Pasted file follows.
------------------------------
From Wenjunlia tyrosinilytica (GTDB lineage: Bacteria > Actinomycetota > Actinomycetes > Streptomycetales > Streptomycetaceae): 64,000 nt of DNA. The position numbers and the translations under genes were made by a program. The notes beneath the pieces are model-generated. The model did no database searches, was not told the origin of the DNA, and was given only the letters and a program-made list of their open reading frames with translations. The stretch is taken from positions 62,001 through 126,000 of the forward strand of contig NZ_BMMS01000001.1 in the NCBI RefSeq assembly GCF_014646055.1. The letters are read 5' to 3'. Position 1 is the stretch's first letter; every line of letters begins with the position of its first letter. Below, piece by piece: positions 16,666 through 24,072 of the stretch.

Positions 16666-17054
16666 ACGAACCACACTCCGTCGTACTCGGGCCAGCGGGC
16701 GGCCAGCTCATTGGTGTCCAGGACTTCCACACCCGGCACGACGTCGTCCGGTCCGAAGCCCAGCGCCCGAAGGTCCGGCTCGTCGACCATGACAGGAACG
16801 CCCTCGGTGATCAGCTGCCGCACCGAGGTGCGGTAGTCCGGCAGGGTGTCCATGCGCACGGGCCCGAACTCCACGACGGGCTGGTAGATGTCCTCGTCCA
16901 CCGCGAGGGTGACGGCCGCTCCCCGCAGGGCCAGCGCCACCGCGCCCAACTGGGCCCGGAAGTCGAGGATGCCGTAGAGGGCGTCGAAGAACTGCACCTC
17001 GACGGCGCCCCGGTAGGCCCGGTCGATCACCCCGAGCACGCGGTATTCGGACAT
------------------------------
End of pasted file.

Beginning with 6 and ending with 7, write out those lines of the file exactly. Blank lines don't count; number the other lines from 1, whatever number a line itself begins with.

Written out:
16901 CCGCGAGGGTGACGGCCGCTCCCCGCAGGGCCAGCGCCACCGCGCCCAACTGGGCCCGGAAGTCGAGGATGCCGTAGAGGGCGTCGAAGAACTGCACCTC
17001 GACGGCGCCCCGGTAGGCCCGGTCGATCACCCCGAGCACGCGGTATTCGGACAT